There is probably no illness with more terrifying symptoms, or a more ghastly outcome, than variant Creutzfeldt-Jakob disease (vCJD) — best known as mad cow disease. Abnormal proteins (called prions) found in brain tissue of cows suffering from bovine spongiform encephalopathy (BSE) can cause vCJD in humans who eat meat from the animals. These mad cow disease-causing prions can literally result in people losing their minds because the infectious particles eat away at the brain, leaving tiny sponge-like holes. There is no treatment available, and death always follows.
Because government regulations are notoriously lax about testing for BSE in the food supply, many people have given up eating beef in hopes of protecting themselves from exposure to mad cow disease. But an article just published in the Journal of Alzheimer’s Disease suggests there may be another ticking time bomb source of vCJD — farmed fish.
In a paper entitled Bovine Spongiform Encephalopathy and Aquaculture, University of Kentucky neurologist Robert P. Friedland and colleagues point out that fish consumption is widely recommended because omega-3 fatty acids are known to reduce the risks of cardiovascular and Alzheimer’s diseases. However, the scientists have doubts that the health benefits of farmed fish outweigh a potentially deadly danger. “We are concerned that consumption of farmed fish may provide a means of transmission of infectious prions from cows with bovine spongiform encephalopathy to humans, causing variant Creutzfeldt-Jakob disease,” they stated.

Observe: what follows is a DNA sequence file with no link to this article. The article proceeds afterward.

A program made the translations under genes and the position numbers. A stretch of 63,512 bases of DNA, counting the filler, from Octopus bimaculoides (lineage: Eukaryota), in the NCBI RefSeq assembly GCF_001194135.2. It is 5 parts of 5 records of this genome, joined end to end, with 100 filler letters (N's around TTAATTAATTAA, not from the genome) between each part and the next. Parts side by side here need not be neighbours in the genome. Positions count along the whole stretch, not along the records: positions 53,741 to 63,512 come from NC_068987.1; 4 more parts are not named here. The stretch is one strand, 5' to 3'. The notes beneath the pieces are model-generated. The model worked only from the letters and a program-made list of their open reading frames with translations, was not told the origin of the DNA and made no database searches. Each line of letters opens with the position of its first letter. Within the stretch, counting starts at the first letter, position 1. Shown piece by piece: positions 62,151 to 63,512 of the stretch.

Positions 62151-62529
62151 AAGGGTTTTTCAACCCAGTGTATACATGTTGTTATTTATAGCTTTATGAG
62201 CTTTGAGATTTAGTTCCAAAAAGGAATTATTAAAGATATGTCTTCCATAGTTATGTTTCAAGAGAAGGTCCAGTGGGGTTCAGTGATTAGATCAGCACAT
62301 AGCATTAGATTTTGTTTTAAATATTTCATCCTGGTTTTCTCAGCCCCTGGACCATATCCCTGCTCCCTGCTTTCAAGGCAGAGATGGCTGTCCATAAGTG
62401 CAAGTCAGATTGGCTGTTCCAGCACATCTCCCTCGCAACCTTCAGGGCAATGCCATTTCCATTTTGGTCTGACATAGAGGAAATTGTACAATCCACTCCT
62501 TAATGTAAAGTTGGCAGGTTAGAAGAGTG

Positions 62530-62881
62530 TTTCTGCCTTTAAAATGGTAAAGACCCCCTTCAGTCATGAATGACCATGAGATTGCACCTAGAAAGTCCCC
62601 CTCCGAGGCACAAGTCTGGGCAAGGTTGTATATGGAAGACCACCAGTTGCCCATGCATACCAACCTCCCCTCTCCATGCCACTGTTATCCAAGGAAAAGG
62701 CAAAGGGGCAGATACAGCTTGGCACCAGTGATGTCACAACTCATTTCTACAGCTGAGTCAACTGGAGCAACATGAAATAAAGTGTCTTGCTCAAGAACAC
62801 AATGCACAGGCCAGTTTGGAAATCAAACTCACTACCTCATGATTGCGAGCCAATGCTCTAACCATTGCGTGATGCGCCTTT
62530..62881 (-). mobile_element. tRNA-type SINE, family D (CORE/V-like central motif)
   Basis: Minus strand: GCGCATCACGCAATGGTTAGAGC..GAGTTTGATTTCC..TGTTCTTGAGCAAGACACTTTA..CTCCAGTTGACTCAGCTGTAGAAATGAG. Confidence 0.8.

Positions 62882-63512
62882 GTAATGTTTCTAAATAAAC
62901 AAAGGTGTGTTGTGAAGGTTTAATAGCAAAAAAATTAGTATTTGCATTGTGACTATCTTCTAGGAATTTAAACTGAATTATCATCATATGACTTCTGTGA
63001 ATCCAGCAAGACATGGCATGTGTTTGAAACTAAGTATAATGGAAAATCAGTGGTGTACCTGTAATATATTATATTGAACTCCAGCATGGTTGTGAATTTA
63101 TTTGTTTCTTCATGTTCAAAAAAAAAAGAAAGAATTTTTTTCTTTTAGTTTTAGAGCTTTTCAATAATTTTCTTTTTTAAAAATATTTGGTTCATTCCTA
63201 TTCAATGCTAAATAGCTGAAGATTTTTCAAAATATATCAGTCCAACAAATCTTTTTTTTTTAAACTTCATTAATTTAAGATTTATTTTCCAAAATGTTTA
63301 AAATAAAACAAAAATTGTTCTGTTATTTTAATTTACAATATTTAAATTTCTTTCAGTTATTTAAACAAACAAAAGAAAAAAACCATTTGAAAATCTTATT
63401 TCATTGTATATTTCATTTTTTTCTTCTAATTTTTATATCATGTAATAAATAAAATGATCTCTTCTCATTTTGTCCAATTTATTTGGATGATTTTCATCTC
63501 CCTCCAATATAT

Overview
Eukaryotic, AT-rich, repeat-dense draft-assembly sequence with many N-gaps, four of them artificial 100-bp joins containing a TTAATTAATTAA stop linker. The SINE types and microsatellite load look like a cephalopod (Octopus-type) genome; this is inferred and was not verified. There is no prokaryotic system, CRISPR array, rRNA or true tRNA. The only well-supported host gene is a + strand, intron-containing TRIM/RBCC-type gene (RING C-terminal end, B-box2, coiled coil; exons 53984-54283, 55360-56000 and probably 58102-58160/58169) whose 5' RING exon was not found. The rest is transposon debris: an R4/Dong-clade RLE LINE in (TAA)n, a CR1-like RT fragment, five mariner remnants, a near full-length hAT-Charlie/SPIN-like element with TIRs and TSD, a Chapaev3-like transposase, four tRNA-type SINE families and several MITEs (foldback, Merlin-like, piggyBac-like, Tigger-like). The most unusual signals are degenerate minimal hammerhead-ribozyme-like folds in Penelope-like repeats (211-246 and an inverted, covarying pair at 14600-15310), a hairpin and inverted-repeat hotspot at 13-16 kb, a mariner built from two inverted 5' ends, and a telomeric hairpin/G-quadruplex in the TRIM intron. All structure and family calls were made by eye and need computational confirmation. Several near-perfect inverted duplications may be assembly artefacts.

Dr. Friedland and his team point out that farmed fish are fed byproducts rendered from cows — a totally unnatural source of food for fish. The risk of transmission of mad cow disease to humans who eat farmed fish would seem to be slim because there are often barriers between species that help prevent infections. But, according to the Journal of Alzheimer’s Disease article, there are several reasons to be concerned about fish spreading mad cow to humans.
First, fish could be carriers of the disease from eating infected meat products, even though the fish themselves are not obviously infected or sick. In addition, it is possible that eating prion-infected cow parts could result in fish experiencing pathological changes that permit the prion infection to be transmitted between the two species. Based on these worrisome possibilities, the scientists are calling for government regulators to ban feeding cow meat or bone meal to fish until this common practice can be shown to be safe.
“We have not proven that it’s possible for fish to transmit the disease to humans. Still, we believe that out of reasonable caution for public health, the practice of feeding rendered cows to fish should be prohibited. Fish do very well in the seas without eating cows,” Friedland said in an interview with the Kentucky Post.
“The fact that no cases of Creutzfeldt-Jakob disease have been linked to eating farmed fish does not assure that feeding rendered cow parts to fish is safe. The incubation period of these diseases may last for decades, which makes the association between feeding practices and infection difficult. Enhanced safeguards need to be put in place to protect the public,” Friedland stated.